The health impacts of outdoor air pollution are well-known. But indoor air pollution, caused by emissions from building materials or even air fresheners, can be just as harmful. Yet, there are no widely-accepted methods to detect the toxins. But researchers at the University of Turku in Finland hope to change that with the help of tiny glowing worms.
For their study, the scientists used two types of nematodes, also known as roundworms. The millimeter-long transparent worms had been genetically modified. They produced green fluorescent protein (GFP) when placed close to biological or chemical toxins.
In tests done in the laboratory, Päivi Koskinen and his team found that the worms turned a fluorescent green when exposed to household toxins. This included black mold collected from moisture-damaged structures. The worms could even detect the presence of harsh chemicals in cleaning products. The intensity of the color depended on the amount of toxin present.
“The nematodes cannot tell us what kind of toxic compounds there are in the air, but they can provide an unbiased opinion on health risks associated with indoor air and on the need for more thorough technical investigations,” explains Koskinen.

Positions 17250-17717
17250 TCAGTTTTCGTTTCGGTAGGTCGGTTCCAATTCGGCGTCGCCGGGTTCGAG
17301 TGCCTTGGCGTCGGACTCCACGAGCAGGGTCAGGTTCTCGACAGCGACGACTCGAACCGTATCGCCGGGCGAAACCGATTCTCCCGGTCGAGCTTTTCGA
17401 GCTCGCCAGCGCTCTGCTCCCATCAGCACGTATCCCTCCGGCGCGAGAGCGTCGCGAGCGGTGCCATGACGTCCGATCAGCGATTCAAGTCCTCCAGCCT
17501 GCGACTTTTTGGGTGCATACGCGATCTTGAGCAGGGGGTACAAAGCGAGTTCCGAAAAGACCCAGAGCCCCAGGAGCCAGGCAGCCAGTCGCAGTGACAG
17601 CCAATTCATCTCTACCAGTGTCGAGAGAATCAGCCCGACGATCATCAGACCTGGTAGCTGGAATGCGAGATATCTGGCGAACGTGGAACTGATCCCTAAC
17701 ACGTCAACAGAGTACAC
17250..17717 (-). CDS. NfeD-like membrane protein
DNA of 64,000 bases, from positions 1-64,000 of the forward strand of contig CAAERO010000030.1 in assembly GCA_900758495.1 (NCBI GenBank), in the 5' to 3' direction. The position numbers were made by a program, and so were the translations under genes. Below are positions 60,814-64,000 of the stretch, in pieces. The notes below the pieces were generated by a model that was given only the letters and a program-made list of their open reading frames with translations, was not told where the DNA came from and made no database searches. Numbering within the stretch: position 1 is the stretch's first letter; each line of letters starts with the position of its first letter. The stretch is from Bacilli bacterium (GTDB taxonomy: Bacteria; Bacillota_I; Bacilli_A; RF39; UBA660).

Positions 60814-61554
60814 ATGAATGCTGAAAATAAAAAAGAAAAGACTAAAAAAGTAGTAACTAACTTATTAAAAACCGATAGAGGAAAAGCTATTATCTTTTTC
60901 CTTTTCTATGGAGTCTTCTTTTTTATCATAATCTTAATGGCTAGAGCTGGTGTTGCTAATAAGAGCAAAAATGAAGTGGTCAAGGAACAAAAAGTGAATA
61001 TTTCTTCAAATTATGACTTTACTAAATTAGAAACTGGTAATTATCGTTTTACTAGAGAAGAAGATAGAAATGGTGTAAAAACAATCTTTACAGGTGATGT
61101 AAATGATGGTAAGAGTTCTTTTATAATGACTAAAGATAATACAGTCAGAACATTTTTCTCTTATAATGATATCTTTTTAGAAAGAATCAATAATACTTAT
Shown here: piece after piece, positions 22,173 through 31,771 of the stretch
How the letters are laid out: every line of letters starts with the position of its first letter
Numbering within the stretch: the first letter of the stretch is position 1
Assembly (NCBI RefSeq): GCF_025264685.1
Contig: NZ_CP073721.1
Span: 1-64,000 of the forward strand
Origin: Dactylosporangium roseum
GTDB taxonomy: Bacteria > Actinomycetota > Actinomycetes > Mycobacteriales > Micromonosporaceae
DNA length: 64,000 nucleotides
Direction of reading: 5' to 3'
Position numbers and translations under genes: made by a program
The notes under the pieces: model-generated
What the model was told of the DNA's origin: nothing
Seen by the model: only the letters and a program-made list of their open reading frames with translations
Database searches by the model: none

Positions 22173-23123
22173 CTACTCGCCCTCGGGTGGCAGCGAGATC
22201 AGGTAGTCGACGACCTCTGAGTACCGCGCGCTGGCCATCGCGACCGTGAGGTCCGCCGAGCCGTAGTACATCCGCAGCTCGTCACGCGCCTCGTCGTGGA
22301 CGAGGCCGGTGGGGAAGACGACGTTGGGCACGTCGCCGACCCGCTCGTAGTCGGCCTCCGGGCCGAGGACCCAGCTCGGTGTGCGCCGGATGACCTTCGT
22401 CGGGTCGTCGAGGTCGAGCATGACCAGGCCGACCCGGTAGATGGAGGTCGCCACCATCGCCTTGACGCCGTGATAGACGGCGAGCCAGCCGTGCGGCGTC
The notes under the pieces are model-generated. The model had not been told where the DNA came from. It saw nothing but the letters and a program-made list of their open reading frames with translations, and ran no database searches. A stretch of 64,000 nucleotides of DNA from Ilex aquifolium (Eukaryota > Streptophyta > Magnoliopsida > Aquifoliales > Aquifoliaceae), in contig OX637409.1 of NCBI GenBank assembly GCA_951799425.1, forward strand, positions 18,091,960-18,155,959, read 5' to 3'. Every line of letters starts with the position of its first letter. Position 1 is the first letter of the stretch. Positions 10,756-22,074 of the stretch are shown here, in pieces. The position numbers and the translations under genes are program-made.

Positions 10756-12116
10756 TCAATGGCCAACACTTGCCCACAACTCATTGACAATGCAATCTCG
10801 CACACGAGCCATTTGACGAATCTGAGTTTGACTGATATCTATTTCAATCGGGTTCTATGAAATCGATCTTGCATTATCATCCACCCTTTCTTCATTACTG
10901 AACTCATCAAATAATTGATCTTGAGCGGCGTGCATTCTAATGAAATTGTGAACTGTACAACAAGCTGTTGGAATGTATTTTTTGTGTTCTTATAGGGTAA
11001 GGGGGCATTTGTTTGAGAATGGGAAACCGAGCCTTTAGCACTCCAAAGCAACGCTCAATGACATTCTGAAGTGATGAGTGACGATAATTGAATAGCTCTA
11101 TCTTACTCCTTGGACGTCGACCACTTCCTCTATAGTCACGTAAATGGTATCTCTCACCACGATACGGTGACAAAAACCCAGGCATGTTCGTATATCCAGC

The worms have previously been used to monitor the harmful effects of things like heavy metals on the environment. But this is the first time they have been used to detect indoor air pollution.
Resources: Newatlas.com, University of Turku
Support Lumiserver & Cynesys on Tipeee
Visit our sponsors
Wise (formerly TransferWise) is the cheaper, easier way to send money abroad. It helps people move money quickly and easily between bank accounts in different countries. Convert 60+ currencies with ridiculously low fees - on average 7x cheaper than a bank. No hidden fees, no markup on the exchange rate, ever.
Now you can get a free first transfer up to 500£ with your ESNcard. You can access this offer here.